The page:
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Democracy the Web 2.0 way
Oct 29, 2007 11:18 AM
With the 2007 Federal election showdown now set in stone, it’s time to pull out your political placards and start canvassing the changes you want.
In this age of World Wide Web 2.0, there’s no better place to do it than on the Internet. But these days it’s not just the punters who are throwing their hats into the ring to be heard, increasingly politicians of all flavours are jumping on the internet bandwagon in a bid to boost popularity and reach the average Joe with their message.
Already we’ve seen American presidential candidates and even our own Coalition and Opposition leaders jump onto the YouTubes and MySpaces of this world in a bid to connect with the already connected electoral world. And why shouldn’t they? At its core, Web 2.0 is political. It’s all about creating grassroots participation, forging new connections and empowering from the ground up. Politics is no longer about connecting with voters via one-to-many communication methods; it’s now about creating participatory, two-way political communities. It’s about Web 2.0 and Web 2.0 is about democratising digital technology.
But how far the pollies are prepared to embrace this Web 2.0 revolution remains to be seen. After all, it’s one thing for Joe Hockey to have a MySpace account but if he uses it as just another platform to wax lyrical about workplace reforms to his 953 friends, instead of as a medium for meaningful two-way discourse with his voting public, where’s the worth?.
Which in essence is the problem with politicians entering the world of Web 2.0: they fail to realise that the Web 2.0 phenomenon is a completely nonpartisan one, an arena where anyone and everyone can have their say. True Web 2.0 is open access for all, the type of forum that rarely sits well with cue-card reading political figures.
But perhaps things are set to change. A new Australian political party hopeful has recognised Web 2.0 for what it is and is intent on pushing internet politics one step further by going right to the root of Web 2.0 power and handing the decision making processes back to the people. Call it Democracy 2.0 if you will.
Senator On-line (SOL) is the name of the party and according to its founder, Berge Der Sarkissian, is Australia’s and the world’s first exclusively online federal political party. Launched in early October, the party has already gained approval from the Australian Electoral Commission, garnered a heady base of 500 foundation members, has two ready candidates for each state and has established a simple mantra – “we do what you tell us”. Which in more specific terms means that when a Bill is passed before parliament, SOL’s members will be able to vote online (either for or against) to decide the outcome of the action. Not too shabby for a political Web 2.0 start-up.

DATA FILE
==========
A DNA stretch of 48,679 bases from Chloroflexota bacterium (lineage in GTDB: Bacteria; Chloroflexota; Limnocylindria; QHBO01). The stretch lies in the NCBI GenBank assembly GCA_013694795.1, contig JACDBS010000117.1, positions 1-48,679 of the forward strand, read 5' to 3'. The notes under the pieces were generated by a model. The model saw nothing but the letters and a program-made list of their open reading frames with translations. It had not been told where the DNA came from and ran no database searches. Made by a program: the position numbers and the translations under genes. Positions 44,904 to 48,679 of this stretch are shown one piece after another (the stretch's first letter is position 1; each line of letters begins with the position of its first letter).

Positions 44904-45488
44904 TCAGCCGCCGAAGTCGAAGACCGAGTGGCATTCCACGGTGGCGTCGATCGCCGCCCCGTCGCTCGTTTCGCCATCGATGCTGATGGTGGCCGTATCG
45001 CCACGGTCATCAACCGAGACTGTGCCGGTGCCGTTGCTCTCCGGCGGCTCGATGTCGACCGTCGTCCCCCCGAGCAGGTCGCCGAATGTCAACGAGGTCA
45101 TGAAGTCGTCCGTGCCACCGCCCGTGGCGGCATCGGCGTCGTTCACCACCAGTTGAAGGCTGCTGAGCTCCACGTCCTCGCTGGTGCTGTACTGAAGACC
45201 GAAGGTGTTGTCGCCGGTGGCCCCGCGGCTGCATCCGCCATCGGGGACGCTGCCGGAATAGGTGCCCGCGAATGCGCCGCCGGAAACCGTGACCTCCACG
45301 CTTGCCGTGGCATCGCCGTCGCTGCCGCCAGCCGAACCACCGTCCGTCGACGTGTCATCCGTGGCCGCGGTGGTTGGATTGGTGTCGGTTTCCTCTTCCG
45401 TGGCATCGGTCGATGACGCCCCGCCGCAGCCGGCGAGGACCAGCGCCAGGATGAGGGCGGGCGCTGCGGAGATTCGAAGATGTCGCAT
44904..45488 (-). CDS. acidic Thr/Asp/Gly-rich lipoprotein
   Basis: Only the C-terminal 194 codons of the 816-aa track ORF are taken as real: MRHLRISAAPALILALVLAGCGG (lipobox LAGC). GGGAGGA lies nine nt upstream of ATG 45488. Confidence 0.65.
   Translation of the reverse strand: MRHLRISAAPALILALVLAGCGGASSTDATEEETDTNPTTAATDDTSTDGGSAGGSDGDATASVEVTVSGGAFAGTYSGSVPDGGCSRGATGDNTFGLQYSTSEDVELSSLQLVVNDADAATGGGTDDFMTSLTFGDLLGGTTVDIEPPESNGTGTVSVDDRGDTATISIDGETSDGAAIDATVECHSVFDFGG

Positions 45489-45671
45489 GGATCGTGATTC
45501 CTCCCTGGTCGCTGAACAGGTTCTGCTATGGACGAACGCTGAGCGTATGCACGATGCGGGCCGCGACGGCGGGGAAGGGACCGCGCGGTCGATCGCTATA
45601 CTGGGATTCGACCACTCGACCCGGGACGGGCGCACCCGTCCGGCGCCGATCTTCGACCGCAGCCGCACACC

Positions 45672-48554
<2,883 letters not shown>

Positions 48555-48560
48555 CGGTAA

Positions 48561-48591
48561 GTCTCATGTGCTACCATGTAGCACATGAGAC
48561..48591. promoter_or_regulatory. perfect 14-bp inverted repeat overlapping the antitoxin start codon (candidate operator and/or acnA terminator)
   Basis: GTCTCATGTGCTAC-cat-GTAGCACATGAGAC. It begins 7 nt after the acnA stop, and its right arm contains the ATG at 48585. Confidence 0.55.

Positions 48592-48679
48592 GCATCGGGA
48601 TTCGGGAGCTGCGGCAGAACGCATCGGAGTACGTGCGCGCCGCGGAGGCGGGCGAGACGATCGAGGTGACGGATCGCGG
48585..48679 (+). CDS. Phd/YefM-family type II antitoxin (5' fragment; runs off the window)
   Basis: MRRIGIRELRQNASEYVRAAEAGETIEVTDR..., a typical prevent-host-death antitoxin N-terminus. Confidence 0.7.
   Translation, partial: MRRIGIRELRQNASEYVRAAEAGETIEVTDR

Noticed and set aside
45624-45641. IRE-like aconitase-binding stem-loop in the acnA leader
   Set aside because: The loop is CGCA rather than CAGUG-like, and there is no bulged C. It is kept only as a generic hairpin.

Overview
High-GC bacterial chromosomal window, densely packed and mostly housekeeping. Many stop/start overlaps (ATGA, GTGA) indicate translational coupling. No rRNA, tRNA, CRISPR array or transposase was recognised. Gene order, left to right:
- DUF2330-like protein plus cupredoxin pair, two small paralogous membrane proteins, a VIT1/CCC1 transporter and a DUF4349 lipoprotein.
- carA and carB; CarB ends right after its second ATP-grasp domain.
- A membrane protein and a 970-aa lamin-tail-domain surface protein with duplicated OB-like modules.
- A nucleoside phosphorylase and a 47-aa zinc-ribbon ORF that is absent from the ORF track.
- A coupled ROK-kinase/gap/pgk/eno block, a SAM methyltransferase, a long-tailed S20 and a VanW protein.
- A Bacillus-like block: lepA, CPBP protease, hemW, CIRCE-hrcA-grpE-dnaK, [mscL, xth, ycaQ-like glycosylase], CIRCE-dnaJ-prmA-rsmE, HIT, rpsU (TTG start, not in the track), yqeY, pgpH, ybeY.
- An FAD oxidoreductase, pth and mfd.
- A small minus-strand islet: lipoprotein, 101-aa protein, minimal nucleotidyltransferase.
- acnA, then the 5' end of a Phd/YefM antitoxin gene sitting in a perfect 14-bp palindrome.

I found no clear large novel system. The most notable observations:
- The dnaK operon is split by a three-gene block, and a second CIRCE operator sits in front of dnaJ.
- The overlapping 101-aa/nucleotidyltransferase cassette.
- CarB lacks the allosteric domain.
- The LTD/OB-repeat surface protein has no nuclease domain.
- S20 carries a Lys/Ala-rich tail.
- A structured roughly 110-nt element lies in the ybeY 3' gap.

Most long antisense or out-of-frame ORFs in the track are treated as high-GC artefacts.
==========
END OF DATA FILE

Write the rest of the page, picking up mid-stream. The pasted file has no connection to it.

“The internet is becoming the most powerful democratic tool there is. SOL is taking it one step further, with senators voting in accordance with the clear majority view of Australians,” Der Sarkissian, says, and he’s spot on. Web 2.0, with its borderless-bound users is the perfect playground to start such a political venture.
But do we really want the type of democracy that Web 2.0 promises?
At face value, it isn’t such a bad model when you think about it. If SOL receives the required 4% of the vote needed to attain representation in the Senate, it will mean Australians will have a chance to vote in on-line polls for every piece of legislation that comes to Parliament. But although Der Sarkissian, claims it will be more accessible and engaging with cyber-savvy voters, a number of questions regarding ethics, accountability and transparency loom large.
Number one concern is the black and white nature of the voting process. Governing bodies and officials make dozens of votes on bills every day, so how can a party such as SOL expect people to read, understand, and vote intelligently on dozens of bills dozens of pages long a week? We have to keep in mind that when it comes down to it, our elected officials do more than just vote "yea" or "nay," and I'm not talking about all the subversive stuff like accepting bribes and getting wined and dined. The danger presented here is that lazy web users will vote based on titles alone which really isn’t the kind of robust decision making process we’re after.
But in my view, the biggest problem such a party would face, much like most start-up internet communities, is audience participation, or in SOL’s case voter participation. In order for the party to operate in a meaningful way it would require a substantially large registered user base. And even if you can get the critical mass needed what about users who attempt to subvert the process by casting multiple votes? Der Sarkissian assures us that voters would be restricted to one vote per person with rigorous checks made against electronic electoral roles. But how can we be sure? We’ve already seen Estonia come under cyber attack earlier this year so what’s to stop insidious corporations or lobby groups enlisting the help of hackers to launch attacks so they can ensure certain legislation passes while others fall short. It’s a dire prophecy but in our big bucks world, it’s not that far a stretch of the imagination.
That’s not to say that SOL won’t implement a series of checks and balances from the get-go to ensure its users contribute and participate within appropriate and secure boundaries, but with Web 2.0 the users rule and when users rule, you never know what to expect.
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This article appeared in the
29 October, 2007
issue of CRN.
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